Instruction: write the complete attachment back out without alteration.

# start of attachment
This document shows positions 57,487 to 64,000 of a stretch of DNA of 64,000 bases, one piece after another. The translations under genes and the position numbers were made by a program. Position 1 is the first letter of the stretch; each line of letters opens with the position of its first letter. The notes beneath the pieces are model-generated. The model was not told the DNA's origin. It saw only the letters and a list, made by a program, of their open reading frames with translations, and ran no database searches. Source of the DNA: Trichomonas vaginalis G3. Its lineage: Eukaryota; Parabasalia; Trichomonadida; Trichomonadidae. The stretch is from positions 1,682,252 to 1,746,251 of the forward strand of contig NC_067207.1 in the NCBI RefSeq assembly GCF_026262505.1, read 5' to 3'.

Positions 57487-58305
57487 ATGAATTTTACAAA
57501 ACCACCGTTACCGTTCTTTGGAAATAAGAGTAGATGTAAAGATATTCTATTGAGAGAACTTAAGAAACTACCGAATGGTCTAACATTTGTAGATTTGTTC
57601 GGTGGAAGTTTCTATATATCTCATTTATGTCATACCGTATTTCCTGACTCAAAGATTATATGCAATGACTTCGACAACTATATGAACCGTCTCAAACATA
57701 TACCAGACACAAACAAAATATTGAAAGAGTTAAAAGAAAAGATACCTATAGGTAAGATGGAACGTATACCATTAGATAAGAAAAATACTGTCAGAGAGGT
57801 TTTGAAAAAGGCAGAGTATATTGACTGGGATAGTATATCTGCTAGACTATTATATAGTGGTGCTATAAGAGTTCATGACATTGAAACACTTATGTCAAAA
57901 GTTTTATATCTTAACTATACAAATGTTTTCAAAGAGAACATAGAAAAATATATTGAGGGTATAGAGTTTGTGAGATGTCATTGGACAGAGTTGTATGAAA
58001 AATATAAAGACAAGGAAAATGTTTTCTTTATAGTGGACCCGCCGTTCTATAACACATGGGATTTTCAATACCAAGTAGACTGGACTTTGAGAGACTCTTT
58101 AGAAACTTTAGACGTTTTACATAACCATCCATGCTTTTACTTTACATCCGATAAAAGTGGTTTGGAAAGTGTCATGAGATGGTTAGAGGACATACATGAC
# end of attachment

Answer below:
This document shows positions 57,487 to 64,000 of a stretch of DNA of 64,000 bases, one piece after another. The translations under genes and the position numbers were made by a program. Position 1 is the first letter of the stretch; each line of letters opens with the position of its first letter. The notes beneath the pieces are model-generated. The model was not told the DNA's origin. It saw only the letters and a list, made by a program, of their open reading frames with translations, and ran no database searches. Source of the DNA: Trichomonas vaginalis G3. Its lineage: Eukaryota; Parabasalia; Trichomonadida; Trichomonadidae. The stretch is from positions 1,682,252 to 1,746,251 of the forward strand of contig NC_067207.1 in the NCBI RefSeq assembly GCF_026262505.1, read 5' to 3'.

Positions 57487-58305
57487 ATGAATTTTACAAA
57501 ACCACCGTTACCGTTCTTTGGAAATAAGAGTAGATGTAAAGATATTCTATTGAGAGAACTTAAGAAACTACCGAATGGTCTAACATTTGTAGATTTGTTC
57601 GGTGGAAGTTTCTATATATCTCATTTATGTCATACCGTATTTCCTGACTCAAAGATTATATGCAATGACTTCGACAACTATATGAACCGTCTCAAACATA
57701 TACCAGACACAAACAAAATATTGAAAGAGTTAAAAGAAAAGATACCTATAGGTAAGATGGAACGTATACCATTAGATAAGAAAAATACTGTCAGAGAGGT
57801 TTTGAAAAAGGCAGAGTATATTGACTGGGATAGTATATCTGCTAGACTATTATATAGTGGTGCTATAAGAGTTCATGACATTGAAACACTTATGTCAAAA
57901 GTTTTATATCTTAACTATACAAATGTTTTCAAAGAGAACATAGAAAAATATATTGAGGGTATAGAGTTTGTGAGATGTCATTGGACAGAGTTGTATGAAA
58001 AATATAAAGACAAGGAAAATGTTTTCTTTATAGTGGACCCGCCGTTCTATAACACATGGGATTTTCAATACCAAGTAGACTGGACTTTGAGAGACTCTTT
58101 AGAAACTTTAGACGTTTTACATAACCATCCATGCTTTTACTTTACATCCGATAAAAGTGGTTTGGAAAGTGTCATGAGATGGTTAGAGGACATACATGAC